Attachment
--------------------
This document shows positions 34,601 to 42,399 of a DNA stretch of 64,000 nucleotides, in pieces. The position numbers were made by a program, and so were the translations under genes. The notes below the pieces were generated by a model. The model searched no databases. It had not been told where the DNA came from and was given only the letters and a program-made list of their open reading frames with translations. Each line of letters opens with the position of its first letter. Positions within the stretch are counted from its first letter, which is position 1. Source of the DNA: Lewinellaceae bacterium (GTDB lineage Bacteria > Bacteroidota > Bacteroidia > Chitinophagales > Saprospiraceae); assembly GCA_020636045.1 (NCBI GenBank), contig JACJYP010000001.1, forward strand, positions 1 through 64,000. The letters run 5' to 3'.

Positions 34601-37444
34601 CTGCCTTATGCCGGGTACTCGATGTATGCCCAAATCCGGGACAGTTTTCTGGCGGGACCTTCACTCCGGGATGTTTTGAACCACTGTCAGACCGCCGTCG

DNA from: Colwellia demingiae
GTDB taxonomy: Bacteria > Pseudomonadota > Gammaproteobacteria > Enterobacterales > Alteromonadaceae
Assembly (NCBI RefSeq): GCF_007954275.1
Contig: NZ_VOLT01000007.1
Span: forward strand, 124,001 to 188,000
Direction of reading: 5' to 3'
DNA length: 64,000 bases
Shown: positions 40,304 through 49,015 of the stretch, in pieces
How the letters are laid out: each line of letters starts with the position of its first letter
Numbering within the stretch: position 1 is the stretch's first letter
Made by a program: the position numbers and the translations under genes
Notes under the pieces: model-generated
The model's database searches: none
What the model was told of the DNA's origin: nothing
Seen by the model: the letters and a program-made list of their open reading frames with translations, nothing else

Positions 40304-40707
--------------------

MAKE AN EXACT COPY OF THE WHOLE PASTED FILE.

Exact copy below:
This document shows positions 34,601 to 42,399 of a DNA stretch of 64,000 nucleotides, in pieces. The position numbers were made by a program, and so were the translations under genes. The notes below the pieces were generated by a model. The model searched no databases. It had not been told where the DNA came from and was given only the letters and a program-made list of their open reading frames with translations. Each line of letters opens with the position of its first letter. Positions within the stretch are counted from its first letter, which is position 1. Source of the DNA: Lewinellaceae bacterium (GTDB lineage Bacteria > Bacteroidota > Bacteroidia > Chitinophagales > Saprospiraceae); assembly GCA_020636045.1 (NCBI GenBank), contig JACJYP010000001.1, forward strand, positions 1 through 64,000. The letters run 5' to 3'.

Positions 34601-37444
34601 CTGCCTTATGCCGGGTACTCGATGTATGCCCAAATCCGGGACAGTTTTCTGGCGGGACCTTCACTCCGGGATGTTTTGAACCACTGTCAGACCGCCGTCG

DNA from: Colwellia demingiae
GTDB taxonomy: Bacteria > Pseudomonadota > Gammaproteobacteria > Enterobacterales > Alteromonadaceae
Assembly (NCBI RefSeq): GCF_007954275.1
Contig: NZ_VOLT01000007.1
Span: forward strand, 124,001 to 188,000
Direction of reading: 5' to 3'
DNA length: 64,000 bases
Shown: positions 40,304 through 49,015 of the stretch, in pieces
How the letters are laid out: each line of letters starts with the position of its first letter
Numbering within the stretch: position 1 is the stretch's first letter
Made by a program: the position numbers and the translations under genes
Notes under the pieces: model-generated
The model's database searches: none
What the model was told of the DNA's origin: nothing
Seen by the model: the letters and a program-made list of their open reading frames with translations, nothing else

Positions 40304-40707